There's nothing like leaving behind the hustle and bustle of the world and losing yourself in a shady gorge as you go walking in Crete. For a while you might feel a bit like a goat, the freedom and harshness of this animal's life suddenly a stark reality, while stumbling across some Minoan remains only accessible on foot. This is part of what makes Crete's over 6 00 miles of coastline so interesting, these hidden places only accessible on foot. The climb to the Omalos plateau, with an altitude of about 4 ,600ft, is well worth it. Forests are rare on the island, but the pine forests and pastures in this area are remarkable. The plateau is fertile, with orange groves spread over this abundantly sunny region. Head south on the summit paths to admire the White Mountains (Lefká Óri) as they plunge into the sea, as well as the well-known Samaria Gorge, spanning 11 miles. It takes strong calves to descend the 4, 000ft and reach the big blue sea at Agia Roumeli. From the centre of the island to the coast, the high mountains give rise to a multitude of landscapes. Though the sea is all around, walking these trails quickly reveals that Cretan people have often looked inwards, and not out across the water. After all that hard work, enjoy some time on the beach or the terrace of a local taverna before boarding the ferry to Loutro.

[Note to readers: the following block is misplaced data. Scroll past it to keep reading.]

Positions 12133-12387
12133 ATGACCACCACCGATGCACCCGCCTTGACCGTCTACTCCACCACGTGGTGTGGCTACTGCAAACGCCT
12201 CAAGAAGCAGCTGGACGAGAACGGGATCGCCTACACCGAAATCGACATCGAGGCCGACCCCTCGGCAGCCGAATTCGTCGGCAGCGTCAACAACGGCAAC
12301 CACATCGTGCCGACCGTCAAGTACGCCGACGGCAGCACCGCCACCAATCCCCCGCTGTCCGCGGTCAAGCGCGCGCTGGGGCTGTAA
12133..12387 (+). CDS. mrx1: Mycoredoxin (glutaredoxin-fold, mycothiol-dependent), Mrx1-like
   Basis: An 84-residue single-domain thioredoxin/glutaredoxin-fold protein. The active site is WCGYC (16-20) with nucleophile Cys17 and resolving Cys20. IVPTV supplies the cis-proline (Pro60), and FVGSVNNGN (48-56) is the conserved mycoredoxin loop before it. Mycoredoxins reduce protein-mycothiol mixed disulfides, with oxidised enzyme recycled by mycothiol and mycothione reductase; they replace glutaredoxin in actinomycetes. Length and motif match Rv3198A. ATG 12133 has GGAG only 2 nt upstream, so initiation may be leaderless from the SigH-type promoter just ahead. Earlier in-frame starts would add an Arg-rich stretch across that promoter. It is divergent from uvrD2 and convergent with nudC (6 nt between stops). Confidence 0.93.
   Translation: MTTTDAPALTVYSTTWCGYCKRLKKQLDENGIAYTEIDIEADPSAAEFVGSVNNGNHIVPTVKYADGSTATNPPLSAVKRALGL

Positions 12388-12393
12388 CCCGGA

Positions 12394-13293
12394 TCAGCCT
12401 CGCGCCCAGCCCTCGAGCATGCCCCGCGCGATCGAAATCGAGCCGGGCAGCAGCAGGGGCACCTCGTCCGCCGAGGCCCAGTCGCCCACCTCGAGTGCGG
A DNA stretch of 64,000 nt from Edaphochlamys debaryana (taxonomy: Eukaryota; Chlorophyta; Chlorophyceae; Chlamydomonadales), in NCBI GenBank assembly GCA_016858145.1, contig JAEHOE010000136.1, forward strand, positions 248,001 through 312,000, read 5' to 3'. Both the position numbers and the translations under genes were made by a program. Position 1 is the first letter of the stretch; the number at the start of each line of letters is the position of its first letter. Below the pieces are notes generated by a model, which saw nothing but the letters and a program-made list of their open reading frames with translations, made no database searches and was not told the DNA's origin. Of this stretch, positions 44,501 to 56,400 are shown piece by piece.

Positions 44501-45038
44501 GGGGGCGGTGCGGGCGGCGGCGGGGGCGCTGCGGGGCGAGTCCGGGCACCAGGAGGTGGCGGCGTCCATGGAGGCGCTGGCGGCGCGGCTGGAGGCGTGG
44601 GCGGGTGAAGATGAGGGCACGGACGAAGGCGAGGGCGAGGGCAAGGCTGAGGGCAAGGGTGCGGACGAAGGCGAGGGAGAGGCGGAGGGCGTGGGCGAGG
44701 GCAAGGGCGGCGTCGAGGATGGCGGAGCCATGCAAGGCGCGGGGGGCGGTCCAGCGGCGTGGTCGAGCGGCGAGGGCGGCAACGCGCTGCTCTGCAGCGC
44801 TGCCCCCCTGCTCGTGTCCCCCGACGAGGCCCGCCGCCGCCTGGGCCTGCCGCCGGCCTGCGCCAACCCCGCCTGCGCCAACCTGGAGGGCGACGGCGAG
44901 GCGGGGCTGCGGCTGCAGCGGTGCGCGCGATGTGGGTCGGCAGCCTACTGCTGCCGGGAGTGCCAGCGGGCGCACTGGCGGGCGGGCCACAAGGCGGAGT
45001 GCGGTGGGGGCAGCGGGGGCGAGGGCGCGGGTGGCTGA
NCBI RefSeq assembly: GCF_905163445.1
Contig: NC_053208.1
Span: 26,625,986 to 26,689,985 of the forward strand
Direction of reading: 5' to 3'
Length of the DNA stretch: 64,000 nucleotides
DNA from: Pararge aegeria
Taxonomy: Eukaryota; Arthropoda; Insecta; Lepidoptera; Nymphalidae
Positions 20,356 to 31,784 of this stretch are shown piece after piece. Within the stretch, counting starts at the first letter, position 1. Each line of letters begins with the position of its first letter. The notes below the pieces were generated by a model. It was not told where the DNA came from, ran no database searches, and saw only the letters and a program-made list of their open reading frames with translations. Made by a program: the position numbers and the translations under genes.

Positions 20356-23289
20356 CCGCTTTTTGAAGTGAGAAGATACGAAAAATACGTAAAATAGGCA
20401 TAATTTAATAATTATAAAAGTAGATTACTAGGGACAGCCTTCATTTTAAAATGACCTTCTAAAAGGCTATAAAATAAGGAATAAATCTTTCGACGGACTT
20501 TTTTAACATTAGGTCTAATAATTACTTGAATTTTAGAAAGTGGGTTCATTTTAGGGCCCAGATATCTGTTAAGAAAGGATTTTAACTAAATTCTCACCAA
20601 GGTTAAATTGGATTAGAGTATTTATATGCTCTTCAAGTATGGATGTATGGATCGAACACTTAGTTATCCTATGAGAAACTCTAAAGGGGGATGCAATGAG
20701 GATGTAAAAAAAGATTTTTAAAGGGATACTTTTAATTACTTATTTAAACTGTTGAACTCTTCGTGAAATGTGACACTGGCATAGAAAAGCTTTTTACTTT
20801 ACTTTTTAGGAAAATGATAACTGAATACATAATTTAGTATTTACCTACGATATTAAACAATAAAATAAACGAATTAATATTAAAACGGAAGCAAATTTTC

The only natural harbour on the south coast, Loutro is also part of the E4 trail. This charming village lies in a well-preserved natural setting, with white buildings in rectangular shapes. In the beachfront tavernas, there are an array of Cretan specialities, including fish, roast lamb skewered on olive branches and goat stews. And if you spot touristy souvlaki on a spinning rotisserie, resists the urge. Dare to be adventurous. Loutro is only the starting point from which to explore the surrounding coastal hamlets, which is a joy. The guest houses there are run by proud shepherding families who come down from the mountains during the summer season. Pushing westward, thirty minutes' walk away, Lycos Beach stretches ahead, the most authentic and wildest of the area's beaches. Set in the shade of native palms, this small bay is lulled by an African wind and the sound of goat herd bells. There's an authentic sheepfold a stone's throw from the sand. A collection of aromatic and medicinal plants is cultivated with care on the shaded terrace. At dawn, a herd of over 500 goats and sheep descend from the surrounding mountains for breakfast. The Small Paradise Hotel is aptly named. The nearby Nikos Restaurant is owned by the same siblings. They have one rule: produce must be fresh and everything homemade. Sun-drenched fruit like figs, peaches, melons and grapes, and vegetables like aubergines, tomatoes and courgettes, as well as almonds, all come from the community orchard and vegetable garden. They are totally self-sufficient. The sheep milk cheese and octopus salad tastes like nothing else. From time to time, the noise of dice on wood rings out from a game of backgammon. Sometimes Georgos plays some Greek rebetiko music on his bouzouki, while children flit cheerfully between the tables.